10 movie tie-ins that nobody wanted

Fight Club

Obviously nothing endorses the movie's anti-consumerism message quite like a cynical cash-milking tie-in. And with nary a supersonic incendiary punch in sight, the spectacle of nondescript (with the exception of Bob and his magnificent bitch tits) blue/white collar workers subjecting each other to reciprocal violence never felt inherently suited for a gaming translation. To paraphrase Tyler Durden: "This movie tie-in is just more shit we don't need."

Give My Regards to Broad Street

Without doubt one of the most baffling movie tie-ins ever made. Based on Paul McCartney's 1984 movie flop, in which Paul McCartney self-indulgently plays Paul McCartney as he searches for some missing Paul McCartney master tapes (yes, it's as terrible as it sounds), the game was a Commodore 64 and Spectrum oddity that appealed to no one besides Paul McCartney. First rule of making movie tie-ins: if the film bombs, don't bother.

Little Nicky

This is exactly what we're talking about. A film like Little Nicky is 90 minutes of entertainment. Nothing more. We watch and we move on to the next dumb-for-fun comedy that's doing the rounds. It's just not the kind of film we invest much time in. We don't sit around waiting for the 2D side-scrolling platformer to come along. Even if it does turn out to feature the only instance we can recall of a pixellated lady stripping down to her brassier on the GameBoy Color.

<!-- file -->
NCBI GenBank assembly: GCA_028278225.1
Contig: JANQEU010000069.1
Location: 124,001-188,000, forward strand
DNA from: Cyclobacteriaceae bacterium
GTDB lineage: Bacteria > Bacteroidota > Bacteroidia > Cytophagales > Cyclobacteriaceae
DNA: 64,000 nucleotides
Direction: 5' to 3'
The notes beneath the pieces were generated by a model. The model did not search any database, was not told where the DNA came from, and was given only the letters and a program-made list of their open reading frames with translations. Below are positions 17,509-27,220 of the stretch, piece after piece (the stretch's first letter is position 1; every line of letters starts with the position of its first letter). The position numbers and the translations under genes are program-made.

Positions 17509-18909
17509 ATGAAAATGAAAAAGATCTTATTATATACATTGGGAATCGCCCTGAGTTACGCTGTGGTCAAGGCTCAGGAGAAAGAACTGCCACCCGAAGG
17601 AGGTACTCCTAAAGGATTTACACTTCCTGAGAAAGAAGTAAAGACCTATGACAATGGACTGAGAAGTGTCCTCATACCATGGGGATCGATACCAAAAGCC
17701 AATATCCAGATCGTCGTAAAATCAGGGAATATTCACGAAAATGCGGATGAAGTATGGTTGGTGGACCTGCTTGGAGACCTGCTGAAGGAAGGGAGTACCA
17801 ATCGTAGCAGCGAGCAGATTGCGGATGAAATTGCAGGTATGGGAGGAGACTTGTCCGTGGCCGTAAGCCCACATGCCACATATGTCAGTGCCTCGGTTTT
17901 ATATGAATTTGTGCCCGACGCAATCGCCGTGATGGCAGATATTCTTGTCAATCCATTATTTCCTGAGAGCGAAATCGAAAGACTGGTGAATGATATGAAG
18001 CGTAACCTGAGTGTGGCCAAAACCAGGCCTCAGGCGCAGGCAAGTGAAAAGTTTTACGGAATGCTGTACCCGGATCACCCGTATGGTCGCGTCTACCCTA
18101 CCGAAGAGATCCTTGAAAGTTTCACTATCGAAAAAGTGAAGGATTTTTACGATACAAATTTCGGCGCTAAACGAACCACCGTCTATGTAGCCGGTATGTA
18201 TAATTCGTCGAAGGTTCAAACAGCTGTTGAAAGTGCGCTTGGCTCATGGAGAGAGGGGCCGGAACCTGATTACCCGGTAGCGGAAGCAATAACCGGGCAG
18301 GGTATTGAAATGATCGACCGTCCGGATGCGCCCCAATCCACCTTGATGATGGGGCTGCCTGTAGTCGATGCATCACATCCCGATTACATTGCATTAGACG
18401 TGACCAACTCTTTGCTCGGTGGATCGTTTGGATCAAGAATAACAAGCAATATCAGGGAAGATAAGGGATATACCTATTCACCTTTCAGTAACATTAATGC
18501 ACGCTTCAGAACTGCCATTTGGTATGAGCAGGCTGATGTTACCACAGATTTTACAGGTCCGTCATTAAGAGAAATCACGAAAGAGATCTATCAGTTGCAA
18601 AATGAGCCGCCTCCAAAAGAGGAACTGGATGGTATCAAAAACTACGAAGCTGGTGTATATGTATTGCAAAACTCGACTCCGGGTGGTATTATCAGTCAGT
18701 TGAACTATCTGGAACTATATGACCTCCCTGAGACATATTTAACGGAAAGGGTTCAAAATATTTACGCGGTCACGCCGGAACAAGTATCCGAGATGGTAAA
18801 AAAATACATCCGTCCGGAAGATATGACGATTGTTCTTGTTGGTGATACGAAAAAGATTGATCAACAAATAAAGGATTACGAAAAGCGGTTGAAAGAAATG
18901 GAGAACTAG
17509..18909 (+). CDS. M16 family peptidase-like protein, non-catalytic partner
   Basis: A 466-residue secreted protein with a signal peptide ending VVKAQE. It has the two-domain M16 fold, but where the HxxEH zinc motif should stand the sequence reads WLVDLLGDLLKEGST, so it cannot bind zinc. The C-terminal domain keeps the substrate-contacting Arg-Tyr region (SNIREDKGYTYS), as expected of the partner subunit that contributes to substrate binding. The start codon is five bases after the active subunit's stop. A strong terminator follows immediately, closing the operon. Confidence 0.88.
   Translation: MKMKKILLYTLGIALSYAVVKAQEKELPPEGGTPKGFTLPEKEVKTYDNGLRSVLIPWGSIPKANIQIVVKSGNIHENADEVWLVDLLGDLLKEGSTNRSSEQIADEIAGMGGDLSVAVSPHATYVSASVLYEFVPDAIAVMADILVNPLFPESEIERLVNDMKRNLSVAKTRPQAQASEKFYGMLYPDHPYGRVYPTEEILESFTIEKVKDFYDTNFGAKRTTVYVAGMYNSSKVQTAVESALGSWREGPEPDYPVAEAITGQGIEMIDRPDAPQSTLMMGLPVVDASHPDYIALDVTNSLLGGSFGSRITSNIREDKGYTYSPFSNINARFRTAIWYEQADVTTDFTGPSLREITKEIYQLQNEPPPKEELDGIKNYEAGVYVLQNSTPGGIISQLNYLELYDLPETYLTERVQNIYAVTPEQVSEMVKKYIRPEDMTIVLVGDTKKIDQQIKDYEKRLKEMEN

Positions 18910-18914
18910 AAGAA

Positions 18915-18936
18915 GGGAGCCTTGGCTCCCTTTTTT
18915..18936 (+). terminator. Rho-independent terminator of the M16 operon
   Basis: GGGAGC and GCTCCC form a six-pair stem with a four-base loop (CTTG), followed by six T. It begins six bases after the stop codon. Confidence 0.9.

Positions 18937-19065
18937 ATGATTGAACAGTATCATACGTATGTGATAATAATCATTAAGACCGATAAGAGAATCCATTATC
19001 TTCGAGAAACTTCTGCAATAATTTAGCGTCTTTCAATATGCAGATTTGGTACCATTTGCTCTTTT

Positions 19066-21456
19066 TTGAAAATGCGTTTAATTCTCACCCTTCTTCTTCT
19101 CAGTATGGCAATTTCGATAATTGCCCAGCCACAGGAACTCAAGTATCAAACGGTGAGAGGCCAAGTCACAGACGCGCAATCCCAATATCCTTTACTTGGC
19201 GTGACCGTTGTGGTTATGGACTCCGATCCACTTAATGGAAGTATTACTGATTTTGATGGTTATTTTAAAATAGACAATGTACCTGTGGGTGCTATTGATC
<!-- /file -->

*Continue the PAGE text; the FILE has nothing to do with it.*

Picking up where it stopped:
Jaws Unleashed

Everyone loves Spielberg's flick from 1975 about the hungry fish that loved to chew on swimmers, right? Well hello 30 years later and a movie tie-in that absolutely nobody was waiting for. Apart from maybe sharks. Did publisher Majesco not notice that the consumer feeding frenzy around the Jaws licence died around the same time as disco? We'd suggest that tie-ins should at least be released in the same decade as the film to really maximise those sales.

The Godfather

Holy Virgin Mary. Is nothing sacred? One of cinema's most epic, tightly-woven and sophisticated pieces of work given the game treatment courtesy of EA. It's like Nickleodeon having a crack at Tolstoy's War and Peace. Sure, if you asked gamers to list their favourite films, The Godfather would frequently crop up, but were any of them desperate to see it make the jump to derivative game form? Director Francis Ford Coppola described it as "a misuse of film." And despite thinking the game is decent enough, we'd have to agree with him.

Matt Cundy
I don't have the energy to really hate anything properly. Most things I think are OK or inoffensively average. I do love quite a lot of stuff as well, though.